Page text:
Paul Howard Demonstration of Watercolour Pencil Techniques
Watercolour pencils are a medium which I have never used before and talking to many members last night neither had they, yet they all had some and didn’t really know how to use them to good effect.
Paul talked us through and array of techniques that can be used to create pictures using Derwent water colour pencils. Firstly he explained that there are two types of pencils, inktense and ordinary, the inktense ones are permanent colours and when dry you cannot take the pigment off, so you had to be fairly sure that what was on the paper was what you wanted. By wetting the paper first, then taking some inktense pigment off the pencil with a wet brush you are able to create wet in wet. When dry this can be worked over with other pencils using a brush to take off the pigment and apply to the paper over the top of the already dried inktense work.
After wetting the pencil dry it by sharpening it, this preserves the colour from going into a soggy mess.
Paul developed his picture with a range of techniques, including using the pencil on its side and scumbling it over an area to form trees and then applying a little water to spread the paint or using the point to draw in area or give deeper pigment. Always considering the composition of the painting and how your eye would be drawn in and through the painting.
I think these pencils would benefit me when I go out sketching, this would give me quick references to the colours around, as they can be used as either a paint or a pencil or both.
Paul was a demonstrator for Derwent for many years, he was also on the original Watercolour Challenge, but unfortunately was forced to retire from demonstrating 18 months ago when he had an injury to his arm(he was doing 50-60 demonstrations a year). He still teaches art in Boston and has many exhibitions throughout the year.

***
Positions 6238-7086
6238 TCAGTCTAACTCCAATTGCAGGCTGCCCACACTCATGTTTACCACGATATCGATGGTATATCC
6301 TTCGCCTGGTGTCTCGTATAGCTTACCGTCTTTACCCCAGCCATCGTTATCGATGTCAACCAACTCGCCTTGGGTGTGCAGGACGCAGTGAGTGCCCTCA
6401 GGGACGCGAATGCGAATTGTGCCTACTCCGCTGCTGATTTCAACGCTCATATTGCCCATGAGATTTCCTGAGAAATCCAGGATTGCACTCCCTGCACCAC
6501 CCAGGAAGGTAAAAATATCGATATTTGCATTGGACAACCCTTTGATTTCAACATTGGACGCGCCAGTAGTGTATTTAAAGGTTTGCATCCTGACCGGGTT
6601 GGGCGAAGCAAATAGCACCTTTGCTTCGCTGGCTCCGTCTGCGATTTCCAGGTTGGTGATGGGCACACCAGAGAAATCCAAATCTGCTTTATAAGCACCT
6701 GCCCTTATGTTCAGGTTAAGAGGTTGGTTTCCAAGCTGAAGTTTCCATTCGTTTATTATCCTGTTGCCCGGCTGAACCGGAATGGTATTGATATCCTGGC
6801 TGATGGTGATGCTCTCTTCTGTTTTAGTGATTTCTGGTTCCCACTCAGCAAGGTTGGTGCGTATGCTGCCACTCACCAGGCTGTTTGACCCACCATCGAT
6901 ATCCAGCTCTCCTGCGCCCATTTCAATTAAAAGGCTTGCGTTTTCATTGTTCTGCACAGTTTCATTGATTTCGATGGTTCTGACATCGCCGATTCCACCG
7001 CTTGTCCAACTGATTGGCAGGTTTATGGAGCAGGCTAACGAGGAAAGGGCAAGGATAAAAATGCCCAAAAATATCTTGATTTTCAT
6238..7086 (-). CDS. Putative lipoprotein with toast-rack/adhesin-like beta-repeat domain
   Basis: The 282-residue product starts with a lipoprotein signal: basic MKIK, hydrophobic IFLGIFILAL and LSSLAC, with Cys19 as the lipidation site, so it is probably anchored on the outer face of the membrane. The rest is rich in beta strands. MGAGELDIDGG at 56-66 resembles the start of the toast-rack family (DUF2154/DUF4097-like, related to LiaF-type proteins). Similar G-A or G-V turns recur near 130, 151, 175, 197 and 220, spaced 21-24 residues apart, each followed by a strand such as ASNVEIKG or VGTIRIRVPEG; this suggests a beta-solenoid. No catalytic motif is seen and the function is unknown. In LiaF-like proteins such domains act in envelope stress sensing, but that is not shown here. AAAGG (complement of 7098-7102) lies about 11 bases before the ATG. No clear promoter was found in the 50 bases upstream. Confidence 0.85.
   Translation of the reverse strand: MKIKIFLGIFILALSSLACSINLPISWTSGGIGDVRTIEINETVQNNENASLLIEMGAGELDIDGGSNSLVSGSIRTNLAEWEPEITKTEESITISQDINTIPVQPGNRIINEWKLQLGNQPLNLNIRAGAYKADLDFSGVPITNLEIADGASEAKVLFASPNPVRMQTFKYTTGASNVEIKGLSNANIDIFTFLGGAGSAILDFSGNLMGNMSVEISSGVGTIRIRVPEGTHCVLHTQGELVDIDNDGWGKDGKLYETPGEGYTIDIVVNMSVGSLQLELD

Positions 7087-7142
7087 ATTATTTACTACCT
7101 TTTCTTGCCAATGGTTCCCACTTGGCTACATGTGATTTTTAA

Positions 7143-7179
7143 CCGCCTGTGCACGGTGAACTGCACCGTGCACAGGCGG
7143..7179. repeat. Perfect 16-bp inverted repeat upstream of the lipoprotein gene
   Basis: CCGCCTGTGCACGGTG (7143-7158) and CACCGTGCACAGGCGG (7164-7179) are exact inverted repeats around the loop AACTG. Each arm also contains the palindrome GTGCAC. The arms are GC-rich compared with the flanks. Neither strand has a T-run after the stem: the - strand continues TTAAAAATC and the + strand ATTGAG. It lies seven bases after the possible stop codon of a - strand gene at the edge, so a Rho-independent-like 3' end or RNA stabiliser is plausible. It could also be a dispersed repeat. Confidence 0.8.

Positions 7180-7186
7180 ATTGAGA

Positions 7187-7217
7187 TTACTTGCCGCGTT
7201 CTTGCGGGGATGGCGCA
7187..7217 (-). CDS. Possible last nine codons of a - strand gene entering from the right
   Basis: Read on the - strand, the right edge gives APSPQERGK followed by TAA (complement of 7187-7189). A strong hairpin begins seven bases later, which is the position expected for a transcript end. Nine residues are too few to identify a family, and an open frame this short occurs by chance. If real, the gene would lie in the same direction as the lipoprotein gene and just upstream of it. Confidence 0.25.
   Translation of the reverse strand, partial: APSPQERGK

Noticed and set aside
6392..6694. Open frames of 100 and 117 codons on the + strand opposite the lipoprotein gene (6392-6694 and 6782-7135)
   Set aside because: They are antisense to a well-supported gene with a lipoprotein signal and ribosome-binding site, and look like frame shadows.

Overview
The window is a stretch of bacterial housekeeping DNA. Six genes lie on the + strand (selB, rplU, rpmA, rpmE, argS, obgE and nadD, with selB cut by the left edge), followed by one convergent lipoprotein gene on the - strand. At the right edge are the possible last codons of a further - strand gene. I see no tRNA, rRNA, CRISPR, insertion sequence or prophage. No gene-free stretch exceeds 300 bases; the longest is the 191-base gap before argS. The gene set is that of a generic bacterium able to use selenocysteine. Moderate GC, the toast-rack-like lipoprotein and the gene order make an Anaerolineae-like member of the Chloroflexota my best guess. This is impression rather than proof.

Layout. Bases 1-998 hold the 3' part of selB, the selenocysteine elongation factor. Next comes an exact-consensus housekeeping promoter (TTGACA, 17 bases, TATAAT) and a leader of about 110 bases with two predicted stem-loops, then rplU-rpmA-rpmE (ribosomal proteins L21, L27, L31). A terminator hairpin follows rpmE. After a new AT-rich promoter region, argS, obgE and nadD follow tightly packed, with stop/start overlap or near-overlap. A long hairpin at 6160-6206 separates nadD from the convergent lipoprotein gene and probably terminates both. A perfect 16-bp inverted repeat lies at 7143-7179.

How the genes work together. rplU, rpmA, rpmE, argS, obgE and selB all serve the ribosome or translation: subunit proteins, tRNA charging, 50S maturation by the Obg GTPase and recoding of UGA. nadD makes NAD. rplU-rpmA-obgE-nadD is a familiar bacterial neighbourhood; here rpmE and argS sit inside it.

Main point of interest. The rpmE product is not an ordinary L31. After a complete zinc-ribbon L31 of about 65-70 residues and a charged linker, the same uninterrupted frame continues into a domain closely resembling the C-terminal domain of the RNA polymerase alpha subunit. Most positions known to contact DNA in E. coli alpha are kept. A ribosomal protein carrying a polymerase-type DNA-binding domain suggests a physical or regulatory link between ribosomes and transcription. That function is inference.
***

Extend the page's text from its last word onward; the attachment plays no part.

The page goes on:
Well the sun shone for us on the 6-7th June the weekend of the Open Gardens in Woodhouse Eaves. Unfortunately the new building at the back of the Village Hall was not quite completed so we were unable to use it this year. It is a lovely room with lots of light so it might prove a nice alternative to the usual annex next year.
As all the boards and pictures turned up two hours before we were able to assemble the exhibition, there was a lot of standing around until 6.15pm when we were allowed into the annex. Then it was all hands on deck to erect the boards and get the paintings on. We finally finished just after 8pm, so for me it was home and a bag of chips on the way. Thank you to all those who helped to set up, we couldn’t have managed without you.
Saturday started off slowly but we had a steady stream of people throughout the day and the very welcome tea and cake was very popular. On Sunday morning the ramblers asked if they could come after their walk and could we accommodate them – of course we could! I thought we were going to run out of cake when Sue turned up with 3 tins of delicious carrot cake, it went down a treat. At the end of the day we had virtually sold out. So thank you to all who provided absolutely yummy cakes and those who also helped serve the teas it got a bit hectic at times but they managed brilliantly.
The good standard of art was commented upon many times, it made for a varied and interesting show, something for everyone. We had 102 framed paintings and 41 unframed we were delighted with the fantastic turn out we even struggled a bit to get them all up but we did manage it in the end. We sold 11 paintings in all and the best painting in the club was ‘Daisy and Pals’, a watercolour won by Jan Brooks. Congratulations it was delightful!
There was a lot of interest about the club and we gave out loads of information and membership forms so hopefully some of those people will come back and join us, we are always on the lookout for new members they are always welcome whatever their ability.
The raffle of Ian Riseley’s Owl pastel for Rainbows was well received and the final draw was won by Ms Bolton from Nottingham.
Overall it was a great weekend thank you to everyone who helped set up, steward, bake cakes, and take down we are very grateful for all the help which made this exhibition such a success. We made about £300 for club funds, which is the highest we have ever made, this included a very generous donation from the sale of a painting by Bruce Clark, so thank you for that too.
Looking forward to the next Exhibition which we hope will be in Loughborough in October.